FIG. 6 illustrates a color gamut 600 depicting one method for compensating for shift in color in a light source carried out according to the principles of the invention. The image display system and features discussed above may be used to assist with compensating for the shift in color. The color gamut 600 includes an outer gamut 602 that represents the color “spectrum locus.” Similar to the outer gamut 302 of the color gamut 300, the colors in the outer gamut 602 represent the color perception limits of the eye. Within the outer gamut 602 are three vertices that represent the x, y, Luminescence colorpoints for a red CRMCE (R), green CRMCE (G), and blue CRMCE (B). The colorpoints for the R, G, and B CRMCEs may be at many different locations within the outer gamut 602. It can also be envisioned that the colorpoints for the R, G, and B CRMCEs are on the outer gamut 602 itself.

Each of the colorpoints for the R, G, and B CRMCEs, which represent uncompensated standard colors, may have a variation associated therewith. The variations, in this instance, are represented by line 610 for the R CRMCE, 620 for the G CRMCE and 630 for the B CRMCE. While shown as straight lines in this embodiment, the variations 610, 620, 630 might take on other shapes, including other curves. Among others, the variations 610, 620, 630 may indicate the degree of shift in the colorpoints for the R, G, and B CRMCEs based upon a number of factors, including time and temperature. For instance, the variation may be a temperature or time-dependent variation in peak wavelength of the uncompensated standard color.

In one embodiment, one or more compensated target colors R′, G′, B′ may be calculated for at least one, if not all, of the uncompensated standard colors R, G, B. The compensated target colors R′, G′, B′, in one embodiment, may be determined based upon a variation (e.g., 610) in the uncompensated standard color (e.g., R) and variations (e.g., 620, 630) in at least two other uncompensated standard colors (e.g., G, B). For instance, the compensated target color (e.g., R′ in this instance) may be located at an intersection of two lines 613, 618 spanning extremes of the variation (e.g., 610) with extremes of the variations (e.g., 620, 630). Similarly, the compensated target color G′ may be located at an intersection of two lines 623, 628 spanning extremes of the variation (e.g., 620) with extremes of the variations (e.g., 610, 630), and the compensated target color B′ may be located at an intersection of two lines 633, 638 spanning extremes of the variation (e.g., 630) with extremes of the variations (e.g., 610, 620).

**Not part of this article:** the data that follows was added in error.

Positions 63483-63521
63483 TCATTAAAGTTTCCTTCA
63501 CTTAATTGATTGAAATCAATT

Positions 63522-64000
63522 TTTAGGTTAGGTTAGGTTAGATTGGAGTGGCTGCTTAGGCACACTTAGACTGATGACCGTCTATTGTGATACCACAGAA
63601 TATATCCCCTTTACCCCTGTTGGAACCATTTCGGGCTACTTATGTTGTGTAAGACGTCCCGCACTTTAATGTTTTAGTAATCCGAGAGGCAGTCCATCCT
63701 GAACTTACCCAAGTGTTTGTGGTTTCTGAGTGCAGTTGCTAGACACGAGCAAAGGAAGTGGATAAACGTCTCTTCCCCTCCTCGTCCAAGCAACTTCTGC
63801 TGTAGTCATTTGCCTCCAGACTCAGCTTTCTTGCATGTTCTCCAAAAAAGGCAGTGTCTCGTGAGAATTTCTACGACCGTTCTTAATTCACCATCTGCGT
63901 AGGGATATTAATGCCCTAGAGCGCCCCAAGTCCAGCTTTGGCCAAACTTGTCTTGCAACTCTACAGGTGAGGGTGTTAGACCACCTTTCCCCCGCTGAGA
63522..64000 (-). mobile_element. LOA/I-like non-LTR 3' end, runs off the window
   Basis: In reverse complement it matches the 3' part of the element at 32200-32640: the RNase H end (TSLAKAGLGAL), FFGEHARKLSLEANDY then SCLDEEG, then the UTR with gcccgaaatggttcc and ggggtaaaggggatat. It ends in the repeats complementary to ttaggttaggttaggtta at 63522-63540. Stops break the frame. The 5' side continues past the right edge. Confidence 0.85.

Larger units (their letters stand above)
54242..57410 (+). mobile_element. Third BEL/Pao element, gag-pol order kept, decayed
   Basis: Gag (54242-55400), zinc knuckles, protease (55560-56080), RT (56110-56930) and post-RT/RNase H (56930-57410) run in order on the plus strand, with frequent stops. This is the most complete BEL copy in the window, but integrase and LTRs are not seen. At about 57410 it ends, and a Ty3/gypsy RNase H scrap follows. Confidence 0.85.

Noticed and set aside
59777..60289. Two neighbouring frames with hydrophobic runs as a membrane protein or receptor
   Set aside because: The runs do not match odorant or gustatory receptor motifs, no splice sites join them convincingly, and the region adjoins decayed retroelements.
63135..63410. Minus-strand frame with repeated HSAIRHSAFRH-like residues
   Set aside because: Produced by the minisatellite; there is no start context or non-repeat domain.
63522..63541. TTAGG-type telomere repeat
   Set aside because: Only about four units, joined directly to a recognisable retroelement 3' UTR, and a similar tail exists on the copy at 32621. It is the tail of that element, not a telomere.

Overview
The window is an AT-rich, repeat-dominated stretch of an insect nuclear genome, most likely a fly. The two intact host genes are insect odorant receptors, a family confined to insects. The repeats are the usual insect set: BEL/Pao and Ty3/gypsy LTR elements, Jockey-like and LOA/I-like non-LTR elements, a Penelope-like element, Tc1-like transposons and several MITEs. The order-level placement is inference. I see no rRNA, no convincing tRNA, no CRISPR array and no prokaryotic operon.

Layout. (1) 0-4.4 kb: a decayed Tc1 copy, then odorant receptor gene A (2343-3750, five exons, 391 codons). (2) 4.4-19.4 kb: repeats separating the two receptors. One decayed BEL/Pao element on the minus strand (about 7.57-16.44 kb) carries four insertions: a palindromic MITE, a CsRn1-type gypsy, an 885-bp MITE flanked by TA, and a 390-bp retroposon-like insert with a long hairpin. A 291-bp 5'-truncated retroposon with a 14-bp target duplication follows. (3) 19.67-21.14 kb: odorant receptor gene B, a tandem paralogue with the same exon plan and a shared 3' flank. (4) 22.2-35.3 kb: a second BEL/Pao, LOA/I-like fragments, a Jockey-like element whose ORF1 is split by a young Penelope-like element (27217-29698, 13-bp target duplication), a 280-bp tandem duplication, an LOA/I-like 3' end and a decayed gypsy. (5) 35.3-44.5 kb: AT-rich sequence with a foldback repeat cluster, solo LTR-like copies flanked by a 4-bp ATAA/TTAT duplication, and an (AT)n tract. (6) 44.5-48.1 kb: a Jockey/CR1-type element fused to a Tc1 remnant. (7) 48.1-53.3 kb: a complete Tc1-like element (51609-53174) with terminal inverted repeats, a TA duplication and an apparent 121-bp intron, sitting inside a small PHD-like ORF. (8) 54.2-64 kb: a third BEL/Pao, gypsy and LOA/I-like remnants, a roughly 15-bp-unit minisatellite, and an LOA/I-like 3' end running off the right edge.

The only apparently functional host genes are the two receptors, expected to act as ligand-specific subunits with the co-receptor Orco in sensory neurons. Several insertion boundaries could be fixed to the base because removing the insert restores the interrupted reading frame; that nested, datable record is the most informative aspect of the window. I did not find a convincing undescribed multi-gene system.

In the illustrated embodiment, the compensated target colors R′, G′ and B′ each comprise at least a portion of each of the uncompensated standard colors R, G, B. This blending of colors may be accomplished using previously discussed methods. CRMCEs may emit light at a given x, y, L colorpoint, modulate in response to electronic control, modulate on/off and levels in between, and be capable of modulating from one level to another in less than about 1 millisecond.

Stabilizing a desired resultant color is achieved in the context of the invention by compensating for a shift in color in a light source or holding the color at a particular x, y, L colorpoint/luminance. This may be accomplished by placing a sensor in the system that measures the uncompensated standard color colorpoint when only a single uncompensated standard color is displayed. This can be done for each uncompensated standard color. Ideally this is done in real-time, allowing stabilization to take place on-the-fly. Knowing the uncompensated standard color and therefore the magnitude and direction in which compensation should be made allows the current or on-time of each CRMCE to be adjusted to obtain the compensated target colors of each uncompensated standard color, so whenever they are enabled, they will yield the correct color and intensity of the desired resultant color.

Since x, y points for CRMCEs can move during operation, shifts in the colorspace can result as previously discussed. Stabilization can be viewed as a combination of desaturation and real-time compensation for shifts in the CRMCEs' x, y points. By mapping the shift of x, y points for the CRMCEs and then drawing lines connecting the ends of the shifts for each color a series of overlapping triangles is generated.

The center triangle defines a space that regardless of the shift in x, y points for each primary color, any point in the triangle can be reached by adding some portion of two or three colors. Stabilizing to the end points of this triangle produces the largest stabilized gamut, but any point within the triangle can be defined as a stabilization point. Choosing a smaller gamut results in larger desaturation currents and therefore a brighter, but less saturated R, G, or B. The accuracy in determining the shift in the CRMCEs can then be used to determine the desaturation needed to reach the stabilization points.

In other embodiments, colorpoint stabilization could be used to move a stable point to another, more desired point. Alternatively, it could be used to stabilize a point that is moving due to relatively-faster changing real-time effects (e.g., temperature effects) or relatively slower changing real-time effects (e.g., lifetime effects) or to accommodate manufacturing tolerances (e.g., lot differences).